This article is the fifth in an occasional series profiling candidates running for various offices and how their election might impact our communities.
Angela Conley, vying for Hennepin County Board of Commissioners in District 4, characterizes a groundswell of women of color intent on upsetting Hennepin County’s status quo. Conley, Irene Fernando (District 2) and LaDonna Redmond (District 3) have all weighed in, standing on a principle of fundamental change.
Conley made an impressive showing in the primaries. Of the 35,000 votes cast, just 1,146 ballots separated her and McLaughlin, with Conley seizing 42 percent.
“We were outspent 7-1 [by Peter McLaughlin],” noted Conley. “In the history of the fourth district race, no challenger has ever closed out a primary within three points of the incumbent.”
Conley spoke with the MSR in February detailing the difference she makes as a candidate who is impacted by the problems she plans to solve. This week, she addresses issues she believes are paramount to effecting change.
What is the most important thing you want to accomplish when you get in office?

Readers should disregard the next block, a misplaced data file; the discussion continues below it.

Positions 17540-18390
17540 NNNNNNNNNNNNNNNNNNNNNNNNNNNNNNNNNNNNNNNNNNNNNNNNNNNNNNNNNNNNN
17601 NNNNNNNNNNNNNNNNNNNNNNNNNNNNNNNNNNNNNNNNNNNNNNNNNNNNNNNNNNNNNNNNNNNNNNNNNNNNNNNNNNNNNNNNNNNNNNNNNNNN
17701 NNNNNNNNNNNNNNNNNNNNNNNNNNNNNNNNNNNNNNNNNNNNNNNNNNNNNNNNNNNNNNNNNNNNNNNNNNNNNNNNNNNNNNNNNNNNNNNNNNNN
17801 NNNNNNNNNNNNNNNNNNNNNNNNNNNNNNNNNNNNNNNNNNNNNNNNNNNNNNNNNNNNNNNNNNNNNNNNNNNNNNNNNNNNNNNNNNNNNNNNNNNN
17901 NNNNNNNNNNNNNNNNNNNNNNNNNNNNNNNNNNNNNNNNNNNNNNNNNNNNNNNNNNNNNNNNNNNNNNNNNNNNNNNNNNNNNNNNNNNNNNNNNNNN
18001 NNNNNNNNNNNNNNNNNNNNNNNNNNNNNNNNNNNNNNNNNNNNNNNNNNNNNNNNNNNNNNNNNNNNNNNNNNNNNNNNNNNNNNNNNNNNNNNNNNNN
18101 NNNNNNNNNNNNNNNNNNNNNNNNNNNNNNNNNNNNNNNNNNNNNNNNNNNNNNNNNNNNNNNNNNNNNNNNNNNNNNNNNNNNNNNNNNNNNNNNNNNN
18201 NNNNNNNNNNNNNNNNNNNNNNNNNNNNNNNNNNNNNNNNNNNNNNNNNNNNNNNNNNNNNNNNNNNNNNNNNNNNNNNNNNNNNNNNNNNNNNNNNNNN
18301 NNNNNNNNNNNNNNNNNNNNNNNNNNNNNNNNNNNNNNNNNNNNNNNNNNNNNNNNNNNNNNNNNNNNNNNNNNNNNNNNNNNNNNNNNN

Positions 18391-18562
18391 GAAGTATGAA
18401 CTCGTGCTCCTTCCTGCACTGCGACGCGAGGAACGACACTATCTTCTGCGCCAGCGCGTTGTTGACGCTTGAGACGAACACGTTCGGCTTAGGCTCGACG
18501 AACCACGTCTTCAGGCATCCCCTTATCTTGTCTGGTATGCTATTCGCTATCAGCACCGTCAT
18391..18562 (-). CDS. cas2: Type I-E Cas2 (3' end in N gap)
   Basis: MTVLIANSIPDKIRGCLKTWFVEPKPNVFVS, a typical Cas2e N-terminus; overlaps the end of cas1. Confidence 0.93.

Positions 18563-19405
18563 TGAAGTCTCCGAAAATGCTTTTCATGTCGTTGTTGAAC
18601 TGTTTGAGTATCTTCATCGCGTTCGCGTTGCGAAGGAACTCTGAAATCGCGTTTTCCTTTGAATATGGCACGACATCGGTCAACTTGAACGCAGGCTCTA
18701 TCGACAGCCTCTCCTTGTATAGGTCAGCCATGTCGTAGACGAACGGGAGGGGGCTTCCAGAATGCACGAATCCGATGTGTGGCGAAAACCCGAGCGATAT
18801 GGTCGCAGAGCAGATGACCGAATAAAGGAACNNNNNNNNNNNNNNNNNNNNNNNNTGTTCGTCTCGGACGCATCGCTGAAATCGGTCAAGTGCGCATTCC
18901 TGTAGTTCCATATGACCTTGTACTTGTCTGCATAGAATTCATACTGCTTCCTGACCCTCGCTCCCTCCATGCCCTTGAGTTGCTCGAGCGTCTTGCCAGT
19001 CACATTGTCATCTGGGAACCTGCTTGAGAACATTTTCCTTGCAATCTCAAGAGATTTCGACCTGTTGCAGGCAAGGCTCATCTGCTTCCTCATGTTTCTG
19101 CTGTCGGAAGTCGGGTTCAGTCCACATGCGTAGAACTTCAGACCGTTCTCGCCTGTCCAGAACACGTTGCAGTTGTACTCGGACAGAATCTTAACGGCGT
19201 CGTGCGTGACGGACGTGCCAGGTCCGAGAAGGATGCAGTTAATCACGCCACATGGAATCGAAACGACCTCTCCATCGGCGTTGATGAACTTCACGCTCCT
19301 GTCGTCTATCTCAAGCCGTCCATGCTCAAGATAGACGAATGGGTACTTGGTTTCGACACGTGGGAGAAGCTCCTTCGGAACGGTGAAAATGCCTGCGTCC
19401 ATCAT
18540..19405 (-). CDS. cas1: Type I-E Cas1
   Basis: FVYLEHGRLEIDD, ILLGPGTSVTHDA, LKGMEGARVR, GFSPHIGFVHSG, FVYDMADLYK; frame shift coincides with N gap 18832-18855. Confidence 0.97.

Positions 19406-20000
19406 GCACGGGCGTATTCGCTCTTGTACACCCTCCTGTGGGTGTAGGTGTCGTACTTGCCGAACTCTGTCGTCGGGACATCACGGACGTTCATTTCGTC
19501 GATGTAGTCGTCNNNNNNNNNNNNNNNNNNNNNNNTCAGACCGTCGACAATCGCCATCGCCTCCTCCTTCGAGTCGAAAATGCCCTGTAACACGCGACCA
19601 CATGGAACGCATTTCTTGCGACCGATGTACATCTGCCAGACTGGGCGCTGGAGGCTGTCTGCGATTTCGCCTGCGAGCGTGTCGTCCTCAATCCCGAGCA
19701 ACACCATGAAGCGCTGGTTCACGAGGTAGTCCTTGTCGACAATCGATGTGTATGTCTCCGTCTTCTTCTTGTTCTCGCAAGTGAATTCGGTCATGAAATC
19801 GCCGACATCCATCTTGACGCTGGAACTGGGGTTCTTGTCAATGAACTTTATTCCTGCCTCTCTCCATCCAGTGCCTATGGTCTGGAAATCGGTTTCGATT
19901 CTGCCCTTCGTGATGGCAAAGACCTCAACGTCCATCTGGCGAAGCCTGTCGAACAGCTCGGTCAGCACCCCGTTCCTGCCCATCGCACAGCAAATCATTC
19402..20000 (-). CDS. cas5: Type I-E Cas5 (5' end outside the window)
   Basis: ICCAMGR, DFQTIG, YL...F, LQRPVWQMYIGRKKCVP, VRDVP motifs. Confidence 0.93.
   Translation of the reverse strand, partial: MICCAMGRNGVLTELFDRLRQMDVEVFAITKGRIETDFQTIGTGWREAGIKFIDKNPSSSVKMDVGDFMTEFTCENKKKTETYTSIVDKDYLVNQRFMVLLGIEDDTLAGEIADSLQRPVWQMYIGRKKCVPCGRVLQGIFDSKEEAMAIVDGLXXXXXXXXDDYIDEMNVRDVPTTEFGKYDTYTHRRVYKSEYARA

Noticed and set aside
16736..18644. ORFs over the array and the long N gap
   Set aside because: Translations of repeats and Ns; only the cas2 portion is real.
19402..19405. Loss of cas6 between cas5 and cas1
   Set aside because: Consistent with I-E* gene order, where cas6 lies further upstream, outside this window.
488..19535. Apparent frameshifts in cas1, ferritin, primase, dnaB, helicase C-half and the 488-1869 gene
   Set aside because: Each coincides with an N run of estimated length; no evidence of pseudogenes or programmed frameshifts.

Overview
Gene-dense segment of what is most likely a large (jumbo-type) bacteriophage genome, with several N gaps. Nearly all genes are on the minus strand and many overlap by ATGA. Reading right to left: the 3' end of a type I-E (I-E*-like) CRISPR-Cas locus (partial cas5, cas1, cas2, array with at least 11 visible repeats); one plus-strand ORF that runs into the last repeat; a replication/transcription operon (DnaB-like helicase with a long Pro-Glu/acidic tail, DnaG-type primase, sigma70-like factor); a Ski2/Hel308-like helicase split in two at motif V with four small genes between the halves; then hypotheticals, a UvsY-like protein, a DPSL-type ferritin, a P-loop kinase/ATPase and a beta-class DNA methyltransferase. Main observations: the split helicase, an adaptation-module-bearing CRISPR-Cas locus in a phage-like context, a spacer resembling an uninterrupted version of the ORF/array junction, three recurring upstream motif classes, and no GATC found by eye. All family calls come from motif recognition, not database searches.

It’s important to understand that we are in a public health crisis when it comes to housing and shelter shortages. If elected, I will be sworn in during January, one of the coldest months of the year. While homelessness is life-threatening all year ‘round, the winter months present even more dangers. Saving lives requires an immediate investment.
My first priorities will be to increase shelter capacity through additional beds and insisting upon adequate staffing of existing shelters. We need to expand the services offered at shelters, too — on-site supports like career counseling, mental health and substance abuse treatment, and transitional coaching need to be elements of our shelters.
What is the most controversial issue you think you’ll have to deal with when you get in office, and how are you going to deal with it?